Our hearts are heavy tonight as we mourn the loss of Daisy, our beloved Dalmation. Daisy spent her last night on this earth at the vet’s office hooked up to an IV machine. Our hope was that the hydration would flush out her system and she would feel better.
When we called the vet’s office this morning she told us that Daisy had gotten worse. She had no interest in food, was having trouble standing and was very low energy. An x-ray showed a baseball sized mass in her stomach.
Daisy had a lot going wrong with her. In addition to the stomach mass, which was most likely cancer, her liver was failing. She was losing strength in her back legs and had difficulty standing. In her final days we had trouble getting her to eat. I suppose with a baseball size mass in your stomach, no one would be real hungry.
I was hoping that we could keep Daisy around for as long as possible. After her diagnoses a year and a half ago with cirrhosis of the liver, she bounced back amazingly. Our vet even called her a miracle dog. As late as June 20, when she was at her last vet appointment for her annual checkup, the vet could not believe how well she was doing when all the diagnostic numbers showed her liver was in failure.
When her back legs started giving out on her, we were encouraged to walk her to build up strength. We went on short walks but Daisy would tire quickly.
Tony and I began to realize in recent weeks that we might have to soon make a decision on euthanization. Tony didn’t want her to deteriorate to the point where she couldn’t do anything. I didn’t want to put her to sleep when I still saw excitement in her eyes and her tail wagged.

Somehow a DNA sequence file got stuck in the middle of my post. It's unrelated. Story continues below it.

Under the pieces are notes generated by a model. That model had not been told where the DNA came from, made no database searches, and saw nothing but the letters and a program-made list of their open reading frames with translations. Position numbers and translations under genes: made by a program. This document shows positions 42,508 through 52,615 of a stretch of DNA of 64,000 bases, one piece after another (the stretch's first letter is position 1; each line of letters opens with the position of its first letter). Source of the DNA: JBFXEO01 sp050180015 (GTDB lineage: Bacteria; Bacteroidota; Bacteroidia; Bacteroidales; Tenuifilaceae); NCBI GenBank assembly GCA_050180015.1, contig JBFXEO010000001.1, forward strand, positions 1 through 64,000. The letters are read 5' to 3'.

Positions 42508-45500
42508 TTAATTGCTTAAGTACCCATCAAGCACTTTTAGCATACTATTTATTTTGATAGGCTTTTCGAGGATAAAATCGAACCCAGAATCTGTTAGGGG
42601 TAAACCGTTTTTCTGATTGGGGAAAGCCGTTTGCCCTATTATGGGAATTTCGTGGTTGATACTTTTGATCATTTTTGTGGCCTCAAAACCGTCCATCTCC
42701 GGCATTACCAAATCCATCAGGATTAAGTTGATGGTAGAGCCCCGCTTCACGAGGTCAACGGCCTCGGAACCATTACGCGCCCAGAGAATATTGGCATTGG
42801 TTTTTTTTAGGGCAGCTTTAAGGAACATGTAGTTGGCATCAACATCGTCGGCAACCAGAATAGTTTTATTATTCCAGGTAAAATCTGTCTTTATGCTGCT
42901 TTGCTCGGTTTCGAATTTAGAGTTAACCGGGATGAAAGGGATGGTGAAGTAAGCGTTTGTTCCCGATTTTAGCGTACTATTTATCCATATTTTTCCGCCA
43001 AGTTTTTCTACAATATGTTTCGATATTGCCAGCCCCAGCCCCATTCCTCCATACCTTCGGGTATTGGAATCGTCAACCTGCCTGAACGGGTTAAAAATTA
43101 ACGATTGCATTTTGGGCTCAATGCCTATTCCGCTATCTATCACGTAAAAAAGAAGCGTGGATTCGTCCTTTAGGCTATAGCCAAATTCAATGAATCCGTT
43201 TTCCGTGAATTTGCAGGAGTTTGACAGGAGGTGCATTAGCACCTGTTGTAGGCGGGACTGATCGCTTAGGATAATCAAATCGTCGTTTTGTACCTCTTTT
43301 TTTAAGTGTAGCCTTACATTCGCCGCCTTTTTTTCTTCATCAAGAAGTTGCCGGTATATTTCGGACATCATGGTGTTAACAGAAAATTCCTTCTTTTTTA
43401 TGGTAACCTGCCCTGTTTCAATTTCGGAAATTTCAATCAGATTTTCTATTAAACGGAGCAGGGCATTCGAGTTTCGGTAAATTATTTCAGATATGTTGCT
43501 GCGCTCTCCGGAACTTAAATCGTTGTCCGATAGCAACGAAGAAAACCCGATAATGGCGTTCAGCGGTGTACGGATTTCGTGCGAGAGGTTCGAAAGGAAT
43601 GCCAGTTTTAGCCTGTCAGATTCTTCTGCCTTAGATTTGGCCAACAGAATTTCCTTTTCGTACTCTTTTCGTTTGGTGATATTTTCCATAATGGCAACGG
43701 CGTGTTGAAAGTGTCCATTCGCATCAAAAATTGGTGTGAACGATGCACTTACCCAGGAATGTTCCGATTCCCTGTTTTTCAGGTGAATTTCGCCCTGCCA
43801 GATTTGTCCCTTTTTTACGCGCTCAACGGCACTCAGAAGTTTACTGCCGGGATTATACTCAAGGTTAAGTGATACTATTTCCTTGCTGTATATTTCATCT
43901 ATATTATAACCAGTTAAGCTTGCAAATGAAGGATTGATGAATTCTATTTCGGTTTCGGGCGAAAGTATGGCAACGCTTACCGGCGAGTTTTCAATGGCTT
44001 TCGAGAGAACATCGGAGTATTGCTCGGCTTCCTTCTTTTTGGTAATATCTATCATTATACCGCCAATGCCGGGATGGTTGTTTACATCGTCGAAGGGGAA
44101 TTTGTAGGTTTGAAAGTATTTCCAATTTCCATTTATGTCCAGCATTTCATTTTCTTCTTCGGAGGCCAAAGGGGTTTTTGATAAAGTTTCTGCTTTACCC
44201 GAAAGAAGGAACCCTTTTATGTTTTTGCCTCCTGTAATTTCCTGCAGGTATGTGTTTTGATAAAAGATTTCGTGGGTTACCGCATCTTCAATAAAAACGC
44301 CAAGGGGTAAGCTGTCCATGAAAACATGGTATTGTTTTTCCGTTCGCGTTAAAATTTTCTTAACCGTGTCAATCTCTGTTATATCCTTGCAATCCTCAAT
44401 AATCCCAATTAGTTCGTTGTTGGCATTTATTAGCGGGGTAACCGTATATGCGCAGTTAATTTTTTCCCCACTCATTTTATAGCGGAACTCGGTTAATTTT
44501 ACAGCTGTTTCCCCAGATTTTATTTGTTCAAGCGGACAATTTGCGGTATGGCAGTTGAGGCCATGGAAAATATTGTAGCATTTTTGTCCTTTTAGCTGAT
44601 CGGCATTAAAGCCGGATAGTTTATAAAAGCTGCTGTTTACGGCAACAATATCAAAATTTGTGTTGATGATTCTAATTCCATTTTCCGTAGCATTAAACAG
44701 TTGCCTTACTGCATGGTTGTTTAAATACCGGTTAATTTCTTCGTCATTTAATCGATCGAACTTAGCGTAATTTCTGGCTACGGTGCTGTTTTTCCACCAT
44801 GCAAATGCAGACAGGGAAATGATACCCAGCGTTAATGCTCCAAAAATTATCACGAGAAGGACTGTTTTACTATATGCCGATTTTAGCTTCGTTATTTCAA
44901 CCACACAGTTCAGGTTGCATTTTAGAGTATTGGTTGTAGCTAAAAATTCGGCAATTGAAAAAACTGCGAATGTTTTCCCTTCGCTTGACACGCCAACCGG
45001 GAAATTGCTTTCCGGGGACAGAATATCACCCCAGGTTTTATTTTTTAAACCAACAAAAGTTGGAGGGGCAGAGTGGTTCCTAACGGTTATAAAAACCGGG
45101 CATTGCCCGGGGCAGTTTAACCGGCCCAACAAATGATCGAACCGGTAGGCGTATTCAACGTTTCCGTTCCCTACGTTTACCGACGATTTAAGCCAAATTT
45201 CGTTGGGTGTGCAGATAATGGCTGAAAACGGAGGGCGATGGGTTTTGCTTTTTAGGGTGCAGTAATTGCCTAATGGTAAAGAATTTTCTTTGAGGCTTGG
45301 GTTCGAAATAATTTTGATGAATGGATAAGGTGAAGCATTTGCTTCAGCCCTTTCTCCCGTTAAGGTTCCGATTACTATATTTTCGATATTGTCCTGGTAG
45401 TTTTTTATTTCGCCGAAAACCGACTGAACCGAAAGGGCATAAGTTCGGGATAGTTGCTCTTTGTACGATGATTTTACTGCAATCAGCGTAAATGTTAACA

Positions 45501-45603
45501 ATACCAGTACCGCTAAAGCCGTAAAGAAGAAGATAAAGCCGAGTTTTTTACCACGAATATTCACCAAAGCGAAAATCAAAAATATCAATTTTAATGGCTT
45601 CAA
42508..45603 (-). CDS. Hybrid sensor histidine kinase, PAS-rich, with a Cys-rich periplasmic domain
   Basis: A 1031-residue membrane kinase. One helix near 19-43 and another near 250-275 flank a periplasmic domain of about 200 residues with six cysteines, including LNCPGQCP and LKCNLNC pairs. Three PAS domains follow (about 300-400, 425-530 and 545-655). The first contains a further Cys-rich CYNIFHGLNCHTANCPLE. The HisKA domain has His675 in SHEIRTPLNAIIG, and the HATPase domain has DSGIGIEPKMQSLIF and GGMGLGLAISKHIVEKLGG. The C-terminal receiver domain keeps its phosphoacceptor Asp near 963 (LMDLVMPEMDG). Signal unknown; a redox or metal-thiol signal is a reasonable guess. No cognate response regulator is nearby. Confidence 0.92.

But a few days ago when she stopped eating I had to face the inevitable. I called the vet and we took her in Thursday morning. We went to the vet’s office this morning, where Daisy was laying on a floor with a blanket over her. She looked at us and her tail wagged. We layed down beside her talked to her. Tony reminded her of all the happy times he had with her. He said a prayer in her ear, thanking God for bringing her into our lives.
We asked the vet to give her a sedative beforehand. A few minutes after the sedative was injected into her IV, she laid her head down on her paws stretched out in front of her. She stared ahead and it appeared that life was slowly seeping from her. The vet soon came and gave her the final shot. There was no reaction whatsoever and no movement in her body. The only difference was that she was no longer breathing.
We still have our two smaller dogs. I don’t know if they have noticed that Daisy isn’t around. Dottie and Daisy didn’t get along too well, so maybe Dottie is happy not to see Daisy. But I think they probably are wondering where she is.
So now the task is to put away Daisy’s things. I picked up her dog bowl today to wash for the last time and felt a lump in my throat. I look at her last can of dog food and wonder what to do with it. She still has several month’s worth of heartworm and flee and tick preventative. Her dog bed remains beside our bed, I’m sure soon to be picked and and put away.
Already our household seems incomplete. It’s strange. I keep imagining that Daisy will walk into the room at any time. But it’s not to be. Daisy is gone from hour household but will remain in our hearts.